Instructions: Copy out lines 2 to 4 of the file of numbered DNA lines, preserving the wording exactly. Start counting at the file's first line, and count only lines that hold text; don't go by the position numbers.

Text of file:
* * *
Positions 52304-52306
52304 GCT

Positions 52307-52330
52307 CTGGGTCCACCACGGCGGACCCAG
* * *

52304 GCT

Positions 52307-52330
52307 CTGGGTCCACCACGGCGGACCCAG